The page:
Scammers have stolen $200 billion in Covid loans: watchdog
(LR) Kevin Chambers, Director of COVID-19 Fraud Response, Department of Justice; Hannibal “Mike” Ware, Inspector General, Small Business Administration; Michael Horowitz, Chairman of the Pandemic Response Accountability Committee; and Roy D. Dotson Jr., Acting Special Agent in Charge, National Coordinator for Pandemic Fraud Recovery, United States Intelligence Agency; Issue during a hybrid hearing of the House Subcommittee on the Coronavirus Crisis June 14, 2022 at the Rayburn House Office Building in Washington, DC.
Joe Raedle | Getty Images
Scammers may have stolen more than $200 billion in federal loans meant to help small businesses struggling during the Covid pandemic, a state watchdog said Tuesday.
A new report suggests at least 17% of the $1.2 trillion paid out by the Small Business Administration may have been scammed by fraudulent actors, according to the SBA’s Office of Inspector General.
More than $136 billion from the Economic Injury Disaster Loan program and $64 billion from the Paycheck Protection Program loans may have been stolen, the inspector general found. In total, the SBA has disbursed $400 billion in EIDL funds and $800 billion in Paycheck Protection Program loans over the life of the programs.
The inspector general said an overwhelming number of easy-money scammers have been able to take advantage of the programs because the SBA has relaxed its internal controls to provide help to struggling small businesses during the pandemic shutdowns.
The SBA disputed the inspector general’s conclusions in a letter accompanying the report. Bailey DeVries, a senior SBA official, said the report grossly overestimated the amount of fraud in the programs.
DeVries said the Trump administration rushed to lend in the early months of the program, but additional fraud controls were introduced in 2021.
She also said that the 34% potential fraud rate found by the Inspector General in the EIDL program does not tally with the SBA’s current payback data.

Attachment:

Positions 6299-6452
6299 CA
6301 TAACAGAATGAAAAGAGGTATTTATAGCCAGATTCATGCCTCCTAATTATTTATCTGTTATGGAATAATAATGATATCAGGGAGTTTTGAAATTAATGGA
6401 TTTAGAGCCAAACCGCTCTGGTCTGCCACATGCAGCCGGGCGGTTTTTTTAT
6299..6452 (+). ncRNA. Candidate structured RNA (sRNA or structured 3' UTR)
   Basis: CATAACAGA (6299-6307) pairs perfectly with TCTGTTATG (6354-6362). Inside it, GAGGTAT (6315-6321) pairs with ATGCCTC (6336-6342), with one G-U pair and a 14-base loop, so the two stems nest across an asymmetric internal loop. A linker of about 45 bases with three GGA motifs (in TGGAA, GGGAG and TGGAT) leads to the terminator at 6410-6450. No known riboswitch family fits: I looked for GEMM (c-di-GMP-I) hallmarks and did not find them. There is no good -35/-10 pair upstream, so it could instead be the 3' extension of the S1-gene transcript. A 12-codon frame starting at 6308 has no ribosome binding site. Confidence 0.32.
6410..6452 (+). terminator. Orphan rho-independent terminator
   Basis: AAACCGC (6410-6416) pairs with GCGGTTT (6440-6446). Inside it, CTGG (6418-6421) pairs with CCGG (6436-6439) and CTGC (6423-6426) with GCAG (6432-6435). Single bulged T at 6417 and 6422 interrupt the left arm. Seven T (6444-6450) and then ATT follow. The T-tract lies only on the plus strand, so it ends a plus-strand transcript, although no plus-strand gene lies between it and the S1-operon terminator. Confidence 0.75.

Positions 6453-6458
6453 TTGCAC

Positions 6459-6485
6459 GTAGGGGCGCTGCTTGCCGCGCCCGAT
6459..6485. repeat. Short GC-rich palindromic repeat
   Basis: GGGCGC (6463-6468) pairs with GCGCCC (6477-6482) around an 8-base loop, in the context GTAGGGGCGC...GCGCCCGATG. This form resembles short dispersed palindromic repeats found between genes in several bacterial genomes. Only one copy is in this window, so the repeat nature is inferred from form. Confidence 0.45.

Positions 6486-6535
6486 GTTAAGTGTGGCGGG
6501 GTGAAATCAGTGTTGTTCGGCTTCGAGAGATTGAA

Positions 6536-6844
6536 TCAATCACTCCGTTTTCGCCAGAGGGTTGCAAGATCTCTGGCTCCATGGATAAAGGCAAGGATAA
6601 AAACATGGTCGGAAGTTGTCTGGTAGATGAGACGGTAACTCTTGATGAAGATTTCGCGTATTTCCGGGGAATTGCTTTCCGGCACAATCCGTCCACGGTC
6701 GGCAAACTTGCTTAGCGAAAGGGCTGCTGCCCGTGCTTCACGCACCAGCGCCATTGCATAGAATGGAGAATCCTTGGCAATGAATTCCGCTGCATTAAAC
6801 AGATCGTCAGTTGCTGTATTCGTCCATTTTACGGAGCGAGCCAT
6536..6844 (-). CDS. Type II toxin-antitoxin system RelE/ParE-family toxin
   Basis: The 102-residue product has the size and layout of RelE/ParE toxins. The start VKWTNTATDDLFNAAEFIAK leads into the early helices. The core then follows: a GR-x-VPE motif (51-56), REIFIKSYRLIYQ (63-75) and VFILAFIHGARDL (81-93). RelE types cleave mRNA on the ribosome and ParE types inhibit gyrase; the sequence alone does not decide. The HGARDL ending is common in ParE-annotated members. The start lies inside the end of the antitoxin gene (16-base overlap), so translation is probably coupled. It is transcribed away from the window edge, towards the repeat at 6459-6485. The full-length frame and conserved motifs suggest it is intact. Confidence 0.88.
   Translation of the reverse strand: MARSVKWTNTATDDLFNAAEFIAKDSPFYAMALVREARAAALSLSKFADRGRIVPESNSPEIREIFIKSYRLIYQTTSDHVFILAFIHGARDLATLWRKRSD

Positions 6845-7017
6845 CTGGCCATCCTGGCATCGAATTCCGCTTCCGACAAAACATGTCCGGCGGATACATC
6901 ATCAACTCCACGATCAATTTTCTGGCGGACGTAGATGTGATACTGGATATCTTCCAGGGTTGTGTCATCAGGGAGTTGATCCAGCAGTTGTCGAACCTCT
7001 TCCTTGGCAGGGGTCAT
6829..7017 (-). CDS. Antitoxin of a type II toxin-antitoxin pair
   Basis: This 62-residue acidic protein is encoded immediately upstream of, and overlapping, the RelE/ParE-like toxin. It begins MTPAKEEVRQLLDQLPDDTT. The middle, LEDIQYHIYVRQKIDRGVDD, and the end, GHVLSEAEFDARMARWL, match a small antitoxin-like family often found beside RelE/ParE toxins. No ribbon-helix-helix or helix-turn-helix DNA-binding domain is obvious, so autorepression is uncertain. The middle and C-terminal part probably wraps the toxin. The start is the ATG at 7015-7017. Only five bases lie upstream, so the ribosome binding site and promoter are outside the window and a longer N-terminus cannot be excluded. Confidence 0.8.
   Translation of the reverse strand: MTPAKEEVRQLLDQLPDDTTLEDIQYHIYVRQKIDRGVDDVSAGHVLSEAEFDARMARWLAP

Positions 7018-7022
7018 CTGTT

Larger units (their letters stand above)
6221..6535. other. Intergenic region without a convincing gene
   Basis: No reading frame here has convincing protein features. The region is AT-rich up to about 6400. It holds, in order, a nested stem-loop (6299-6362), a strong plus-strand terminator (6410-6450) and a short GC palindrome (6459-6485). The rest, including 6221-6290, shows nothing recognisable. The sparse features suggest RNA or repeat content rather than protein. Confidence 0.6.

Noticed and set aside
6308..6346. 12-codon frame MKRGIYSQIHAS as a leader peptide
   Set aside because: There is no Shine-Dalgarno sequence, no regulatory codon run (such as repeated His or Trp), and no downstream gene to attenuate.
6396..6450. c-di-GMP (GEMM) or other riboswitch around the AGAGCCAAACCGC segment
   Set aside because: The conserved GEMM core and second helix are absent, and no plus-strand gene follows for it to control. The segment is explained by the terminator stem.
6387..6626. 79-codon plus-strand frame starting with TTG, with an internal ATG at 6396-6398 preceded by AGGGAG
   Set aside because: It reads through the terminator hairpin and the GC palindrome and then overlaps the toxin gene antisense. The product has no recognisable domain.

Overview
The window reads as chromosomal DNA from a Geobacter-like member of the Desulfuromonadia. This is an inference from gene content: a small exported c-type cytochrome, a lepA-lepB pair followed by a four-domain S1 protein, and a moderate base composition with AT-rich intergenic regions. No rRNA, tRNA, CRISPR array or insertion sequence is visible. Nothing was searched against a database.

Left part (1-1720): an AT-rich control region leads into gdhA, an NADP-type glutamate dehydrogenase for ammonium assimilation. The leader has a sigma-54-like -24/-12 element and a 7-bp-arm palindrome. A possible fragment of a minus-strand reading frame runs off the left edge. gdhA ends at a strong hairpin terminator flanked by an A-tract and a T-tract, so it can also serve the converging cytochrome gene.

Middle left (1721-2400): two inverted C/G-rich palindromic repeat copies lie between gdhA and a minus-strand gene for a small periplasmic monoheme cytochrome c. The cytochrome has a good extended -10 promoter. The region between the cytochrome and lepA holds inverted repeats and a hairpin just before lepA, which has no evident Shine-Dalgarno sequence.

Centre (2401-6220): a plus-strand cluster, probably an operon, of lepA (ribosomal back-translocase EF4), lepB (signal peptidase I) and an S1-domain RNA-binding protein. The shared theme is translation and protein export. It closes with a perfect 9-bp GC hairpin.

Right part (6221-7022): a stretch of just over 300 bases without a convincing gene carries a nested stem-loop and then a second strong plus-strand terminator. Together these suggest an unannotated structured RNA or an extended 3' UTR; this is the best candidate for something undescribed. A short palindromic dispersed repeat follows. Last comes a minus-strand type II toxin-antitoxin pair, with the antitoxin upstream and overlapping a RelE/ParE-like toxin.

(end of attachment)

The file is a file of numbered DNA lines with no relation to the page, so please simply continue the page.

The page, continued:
Figures from the SBA show that 12% of loans went to delinquent borrowers, most of whom are likely real businesses that are closed or simply unable to repay, DeVries said. About 74% of companies have either fully repaid their loans or started repaying them, while 14% are still in the deferral phase, she said.
According to the report, the inspector general’s investigations resulted in more than 1,000 indictments, 803 arrests and 529 convictions related to fraud at the loan programs. These investigations have resulted in nearly $30 billion worth of stolen loans being seized or returned by federal law enforcement.
According to the report, the office of the inspector general is still processing tens of thousands of investigative leads into waste, fraud and abuse in the loan programs. Thousands of these investigations are expected to continue for years to come, the inspector general said.
The Paycheck Protection Program provided small businesses, individuals, and nonprofits with guaranteed loans that could be forgiven if the borrower met certain conditions. The Economic Injury Disaster Loan program provided low-interest, fixed-rate loans to help small businesses and other organizations meet their operating expenses.
According to the report, as of May, approximately 1.6 million EIDL loans, valued at $114 billion, were either past due, in default or in liquidation. More than 69,000 of those loans, worth $3.2 billion, were written off. And more than 500,000 PPP loans have defaulted
The inspector general’s report states that nonpayment is often an indicator of loan fraud, although not all delinquent, delinquent, or debited loans are fraudulent.
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